By Dan Bosco. September’s edition of the Boston Calling Music Festival had everything a good festival should: explosive live music, delicious food, and refreshing beer (from Boston’s own Samuel Adams Brewery). It was an eclectic event full of buzzworthy acts in a full range of genres, emotions and styles.
The festival started with a palpable feeling of electricity for the first performers of the weekend, Future Islands. They kicked off the event with gripping intensity as their crashing drum and bass tones gave backbone to their infectious dance beats.
Several audience members told me to look out for headliners that night, The National, and I could see why. With no introduction given and none necessary, Cincinnati-based indie rockers The National came onstage to chaotic applause and performed a driving and energetic set with a light show that would have made Pink Floyd blush.
Drummer, Bryan Devendorf, gave an impressive performance with an impeccable finesse shifting between dynamic periods of intensity and ambient relief between vocalist Matt Berninger’s bombastic style that switched from intimate crooning vocals, to intense screeches and screams.
Saturday started out pleasant but with an atmosphere of caution with reports of thunderstorms coming to the Boston area.
The crowd’s energy was very low, the sweltering heat and thick humidity making the crowd sluggish and lethargic in the sultry September sun, but acts like Clifflight (interview coming soon!) kept the crowd active and engaged with fun dance grooves, and gave everyone a much needed boost.
I wasn’t sure what to expect from Lorde’s set, but was pleasantly surprised. The Kiwi, at just seventeen years old, put on a show ripe with rich symbolism and contemplative appeals to the audience.
Before performing her song “Ribs”, Lorde talked to the crowd about her process of writing the song, in the wake of a house party. She spoke of needing to get the feeling down on paper. The feeling, she explained, was of the transition from being a teenager into adulthood, and it seemed to strike a chord with the audience, many of whom were around the same age as the young singer.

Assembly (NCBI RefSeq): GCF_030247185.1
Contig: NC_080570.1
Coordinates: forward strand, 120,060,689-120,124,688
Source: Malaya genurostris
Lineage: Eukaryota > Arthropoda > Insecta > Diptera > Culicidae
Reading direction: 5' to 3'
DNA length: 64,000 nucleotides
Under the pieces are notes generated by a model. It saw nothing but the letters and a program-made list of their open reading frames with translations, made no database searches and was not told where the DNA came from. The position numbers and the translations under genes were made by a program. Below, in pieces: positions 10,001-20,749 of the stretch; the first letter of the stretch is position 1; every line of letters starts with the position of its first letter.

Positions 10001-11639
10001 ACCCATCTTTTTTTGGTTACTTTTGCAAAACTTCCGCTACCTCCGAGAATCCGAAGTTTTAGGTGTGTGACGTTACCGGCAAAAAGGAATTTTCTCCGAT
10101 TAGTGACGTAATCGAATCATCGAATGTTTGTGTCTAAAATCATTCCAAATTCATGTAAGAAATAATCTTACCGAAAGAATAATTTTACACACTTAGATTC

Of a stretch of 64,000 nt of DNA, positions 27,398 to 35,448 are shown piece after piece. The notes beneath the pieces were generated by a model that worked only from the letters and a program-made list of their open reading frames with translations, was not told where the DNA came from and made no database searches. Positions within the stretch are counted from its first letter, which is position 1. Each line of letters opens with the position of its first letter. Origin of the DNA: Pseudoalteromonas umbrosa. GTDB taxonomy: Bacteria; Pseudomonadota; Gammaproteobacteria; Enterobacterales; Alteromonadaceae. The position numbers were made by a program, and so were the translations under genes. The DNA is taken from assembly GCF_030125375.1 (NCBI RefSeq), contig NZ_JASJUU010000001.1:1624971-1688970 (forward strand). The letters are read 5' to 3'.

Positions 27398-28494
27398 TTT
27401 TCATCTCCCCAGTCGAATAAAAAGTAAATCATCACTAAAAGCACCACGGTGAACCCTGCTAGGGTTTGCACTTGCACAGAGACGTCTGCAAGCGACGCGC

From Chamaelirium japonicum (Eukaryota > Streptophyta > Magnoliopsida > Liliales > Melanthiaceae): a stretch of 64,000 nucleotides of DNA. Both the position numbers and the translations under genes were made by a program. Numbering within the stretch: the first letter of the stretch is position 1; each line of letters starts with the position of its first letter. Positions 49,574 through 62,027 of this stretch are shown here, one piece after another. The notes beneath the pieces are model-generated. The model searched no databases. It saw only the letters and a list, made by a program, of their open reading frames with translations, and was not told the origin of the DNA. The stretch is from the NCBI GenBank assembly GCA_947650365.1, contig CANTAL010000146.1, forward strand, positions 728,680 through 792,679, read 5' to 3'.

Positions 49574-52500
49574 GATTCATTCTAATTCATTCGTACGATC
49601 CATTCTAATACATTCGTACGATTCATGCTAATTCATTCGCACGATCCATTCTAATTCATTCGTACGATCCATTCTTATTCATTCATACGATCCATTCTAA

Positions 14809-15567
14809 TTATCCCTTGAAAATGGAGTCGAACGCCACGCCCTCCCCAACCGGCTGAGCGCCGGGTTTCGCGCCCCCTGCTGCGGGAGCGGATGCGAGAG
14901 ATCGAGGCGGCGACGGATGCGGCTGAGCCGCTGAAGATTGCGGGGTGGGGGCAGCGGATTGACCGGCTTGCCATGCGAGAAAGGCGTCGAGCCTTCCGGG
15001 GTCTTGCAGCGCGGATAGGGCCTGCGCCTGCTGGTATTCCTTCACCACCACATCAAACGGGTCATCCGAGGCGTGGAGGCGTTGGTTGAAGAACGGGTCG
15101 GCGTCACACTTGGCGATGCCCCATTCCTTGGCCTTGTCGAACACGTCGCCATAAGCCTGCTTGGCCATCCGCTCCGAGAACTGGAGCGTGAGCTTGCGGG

Sunday afternoon began with one of Boston’s own breakthrough bands, Gentlemen Hall. The indie pop rockers put on a captivating set, mixing a blend of new wave alternative rock, indie rock and pop. (Keep your eyes peeled for our interview with Gentlemen Hall coming soon!)
Another impressive performance that afternoon was given by Texas natives White Denim. They stood out from the rest of the more electronically based performances that weekend giving a very blues driven performance with funk and jam band influences as well.
The most striking performance to come before nightfall was most certainly given by Columbus, Ohio natives Twenty One Pilots.
They were one of the most high energy acts of the entire event. Singer, Tyler Joseph, epitomized enthusiasm, even at one point diving into the crowd to continue singing. The band also seemed to be very closely connected with their audience, at different points in the set saying to their audience “This song is a duet featuring you”, “This is your show,” and walked off stage saying: “We are Twenty One Pilots and so are you”.
Of course the big act that day was the last act on the Boston Calling lineup, Nas X The Roots. Rumors passed back and forth that Nas would perform his album Illmatic, which is celebrating its 20th anniversary, in its entirety. Others speculated that both artists would perform with each other through the entirety of their time slot on each other’s songs, and they were right.
Nas hit the stage first with ferocious intensity, performing some of his big hits including “The World is Yours,” and “Represent,” and others from farther along in his career like “If I Ruled The World (Imagine That)” and “One Mic”.
One by one, members of The Roots came onstage to accompany Nas, and eventually took over the stage to perform on their own…
The Roots, who draw on so many different influences already, from jazz to hip hop, funk, and R&B, pulled even deeper for their live performance. The Roots put on a diverse set, playing not only their own hits but also unexpectedly performing a particularly bluesy rendition of “Sweet Child O’ Mine” that turned into a full blown jam session.
The best part about the Boston Calling Music Festival was the atmosphere of the event itself. Free water, orderly staff, and good entertainment kept the weekend flowing smoothly. It seems that Boston has another impressive asset to call uniquely its own. Be sure to look out for the next edition of the festival this spring, which I’m sure will prove to be another excellent event.
Photos by Kaleb Hart. For more photos, check out our photo gallery here.